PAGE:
Community Research and Development Information Service - CORDIS

Final Report Summary - RMM (Reputation and Market Microstructure)

The main motivation behind this project is the need for a comprehensive understanding of the effects of reputation on market outcome and structure when negotiation and/or price search are main ingredients. Although it is a growing area of research, the current literature does not have well-established theoretical predictions. In this respect, outcomes of this project will constitute significant contributions to the current literature.
The main message in reputation literature is that in a strategic environment, a player who has the opportunity to mimic a commitment type and build reputation on resolve will be advantaged especially when the other parties are lack of this opportunity. However, the literature is silent about whether reputation is so advantageous in all circumstances. For example, does reputation building benefit the sellers and buyers when there is a strong competition among them? Does perceived as being a commitment type always advantageous? Does reputation provide leverage to a negotiator whose bargaining power is weaker in an environment where the rival also has the opportunity to build reputation? This project aimed to answer these and similar questions in various setups.
There are numerous important outcomes achieved in this project. The most important one is that under reputational concerns, equilibrium outcomes of a competitive market may not be Walrasian. In particular, even when the market is (almost) frictionless, the ability of committing to a specific share, the opportunity of building reputation about inflexibility and the anxiety to preserve their reputation can provide significant market power to the players that have no market power in the absence of reputational concerns. Therefore, the role of reputation is substantial, and so ignoring its presence would be severely misleading. That suggests the ability to build reputation gives significant leverage to the weak (long) side of the market. More strikingly, if the information flow between the players is not perfect (which usually is the case in many markets), the weak side of the market can benefit from reputation even more. Moreover, when the weak side of the market competes in an auction-like environment, where the buyers simultaneously bid their prices and the monopolist seller receives the entire surplus, the ability of building reputation through negotiation would give the buyers significant market power. Dr. Ozyurt also shows that in a competitive environment being perceived as a resolved type would be disadvantageous. Therefore, “excessive reputation” on obstinacy would also be a disadvantage, just like lack of reputation is so in many settings.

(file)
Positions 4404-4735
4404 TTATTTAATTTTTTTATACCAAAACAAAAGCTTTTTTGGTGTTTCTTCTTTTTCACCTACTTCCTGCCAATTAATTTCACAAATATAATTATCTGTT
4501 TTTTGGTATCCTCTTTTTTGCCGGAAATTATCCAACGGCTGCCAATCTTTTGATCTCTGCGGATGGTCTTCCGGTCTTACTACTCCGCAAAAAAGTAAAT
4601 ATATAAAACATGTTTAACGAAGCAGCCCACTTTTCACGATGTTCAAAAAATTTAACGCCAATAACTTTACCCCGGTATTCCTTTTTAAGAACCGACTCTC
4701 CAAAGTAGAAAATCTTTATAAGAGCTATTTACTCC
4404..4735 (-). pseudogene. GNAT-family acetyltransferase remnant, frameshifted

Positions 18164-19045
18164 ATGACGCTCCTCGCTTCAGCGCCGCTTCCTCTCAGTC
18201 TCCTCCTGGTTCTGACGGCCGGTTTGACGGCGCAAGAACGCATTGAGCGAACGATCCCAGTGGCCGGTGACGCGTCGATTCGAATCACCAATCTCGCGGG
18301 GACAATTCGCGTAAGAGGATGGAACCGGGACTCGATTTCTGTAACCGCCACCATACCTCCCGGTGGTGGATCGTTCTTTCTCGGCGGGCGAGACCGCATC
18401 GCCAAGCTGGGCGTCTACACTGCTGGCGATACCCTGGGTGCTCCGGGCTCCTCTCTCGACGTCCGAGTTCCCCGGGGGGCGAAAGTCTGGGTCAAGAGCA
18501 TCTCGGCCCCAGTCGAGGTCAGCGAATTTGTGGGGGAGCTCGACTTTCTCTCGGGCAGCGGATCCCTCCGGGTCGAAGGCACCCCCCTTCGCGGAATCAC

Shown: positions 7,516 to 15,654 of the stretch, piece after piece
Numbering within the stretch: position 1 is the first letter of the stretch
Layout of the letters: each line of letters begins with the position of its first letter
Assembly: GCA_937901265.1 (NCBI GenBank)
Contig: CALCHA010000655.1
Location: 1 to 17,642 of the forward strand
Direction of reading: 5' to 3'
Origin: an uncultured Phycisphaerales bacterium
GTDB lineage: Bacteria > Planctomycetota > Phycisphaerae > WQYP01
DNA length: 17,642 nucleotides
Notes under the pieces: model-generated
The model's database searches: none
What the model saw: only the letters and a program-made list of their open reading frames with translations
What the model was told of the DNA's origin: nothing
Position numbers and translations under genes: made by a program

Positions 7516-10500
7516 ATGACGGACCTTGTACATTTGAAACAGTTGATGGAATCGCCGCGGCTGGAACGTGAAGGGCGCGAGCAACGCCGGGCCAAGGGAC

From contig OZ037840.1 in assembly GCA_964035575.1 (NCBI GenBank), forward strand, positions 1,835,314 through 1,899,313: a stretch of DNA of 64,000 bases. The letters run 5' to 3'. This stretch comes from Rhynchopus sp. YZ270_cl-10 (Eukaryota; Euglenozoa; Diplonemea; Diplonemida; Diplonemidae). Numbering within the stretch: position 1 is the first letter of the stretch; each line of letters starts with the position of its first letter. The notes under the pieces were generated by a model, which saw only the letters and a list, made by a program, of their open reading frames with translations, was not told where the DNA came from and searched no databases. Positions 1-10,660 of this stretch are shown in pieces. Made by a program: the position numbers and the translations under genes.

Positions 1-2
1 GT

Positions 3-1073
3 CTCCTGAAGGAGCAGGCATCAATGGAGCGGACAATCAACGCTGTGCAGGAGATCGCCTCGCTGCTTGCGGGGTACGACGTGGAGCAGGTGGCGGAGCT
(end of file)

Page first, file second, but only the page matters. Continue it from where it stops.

In addition, Dr. Ozyurt investigates the impacts of reputation on a monopolistic market and shows that reputational concerns may significantly benefit the consumers even though there is no competition in the supply side. The analyses also show that the monopolist’s pricing strategy will depend upon the consumers’ awareness about the monopolist’s pricing agreements with the other buyers. More formally, if the monopolist operates in a dynamic market where there is a flow of consumers entering to the market sequentially, then the monopoly price can be sustained in equilibrium if the monopolist can commit to reveal its sales agreement with every single customer. However, if the consumers cannot observe the monopolist’s previous actions, then the monopoly price is not consistent with equilibrium.

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Sabanci University
Turkey
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